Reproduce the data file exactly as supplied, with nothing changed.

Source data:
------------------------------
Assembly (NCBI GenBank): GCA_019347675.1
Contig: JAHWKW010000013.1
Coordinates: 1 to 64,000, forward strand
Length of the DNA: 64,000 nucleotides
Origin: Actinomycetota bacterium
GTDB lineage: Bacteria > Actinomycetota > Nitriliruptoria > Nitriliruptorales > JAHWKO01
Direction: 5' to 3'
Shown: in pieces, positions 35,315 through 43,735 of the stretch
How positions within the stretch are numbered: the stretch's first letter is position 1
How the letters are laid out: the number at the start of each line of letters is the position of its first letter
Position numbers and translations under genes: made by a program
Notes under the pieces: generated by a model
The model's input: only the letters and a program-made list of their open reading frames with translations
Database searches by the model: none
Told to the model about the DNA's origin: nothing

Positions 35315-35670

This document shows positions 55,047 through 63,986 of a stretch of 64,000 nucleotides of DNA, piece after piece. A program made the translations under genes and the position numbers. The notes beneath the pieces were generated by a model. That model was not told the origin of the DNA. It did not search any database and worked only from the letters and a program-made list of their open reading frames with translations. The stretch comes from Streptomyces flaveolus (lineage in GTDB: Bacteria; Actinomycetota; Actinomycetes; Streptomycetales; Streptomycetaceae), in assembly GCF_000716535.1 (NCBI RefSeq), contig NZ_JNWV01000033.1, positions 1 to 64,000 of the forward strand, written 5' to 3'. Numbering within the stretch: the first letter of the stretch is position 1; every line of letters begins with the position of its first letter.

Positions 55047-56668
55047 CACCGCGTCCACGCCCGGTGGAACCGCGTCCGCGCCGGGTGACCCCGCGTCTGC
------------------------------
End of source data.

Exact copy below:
Assembly (NCBI GenBank): GCA_019347675.1
Contig: JAHWKW010000013.1
Coordinates: 1 to 64,000, forward strand
Length of the DNA: 64,000 nucleotides
Origin: Actinomycetota bacterium
GTDB lineage: Bacteria > Actinomycetota > Nitriliruptoria > Nitriliruptorales > JAHWKO01
Direction: 5' to 3'
Shown: in pieces, positions 35,315 through 43,735 of the stretch
How positions within the stretch are numbered: the stretch's first letter is position 1
How the letters are laid out: the number at the start of each line of letters is the position of its first letter
Position numbers and translations under genes: made by a program
Notes under the pieces: generated by a model
The model's input: only the letters and a program-made list of their open reading frames with translations
Database searches by the model: none
Told to the model about the DNA's origin: nothing

Positions 35315-35670

This document shows positions 55,047 through 63,986 of a stretch of 64,000 nucleotides of DNA, piece after piece. A program made the translations under genes and the position numbers. The notes beneath the pieces were generated by a model. That model was not told the origin of the DNA. It did not search any database and worked only from the letters and a program-made list of their open reading frames with translations. The stretch comes from Streptomyces flaveolus (lineage in GTDB: Bacteria; Actinomycetota; Actinomycetes; Streptomycetales; Streptomycetaceae), in assembly GCF_000716535.1 (NCBI RefSeq), contig NZ_JNWV01000033.1, positions 1 to 64,000 of the forward strand, written 5' to 3'. Numbering within the stretch: the first letter of the stretch is position 1; every line of letters begins with the position of its first letter.

Positions 55047-56668
55047 CACCGCGTCCACGCCCGGTGGAACCGCGTCCGCGCCGGGTGACCCCGCGTCTGC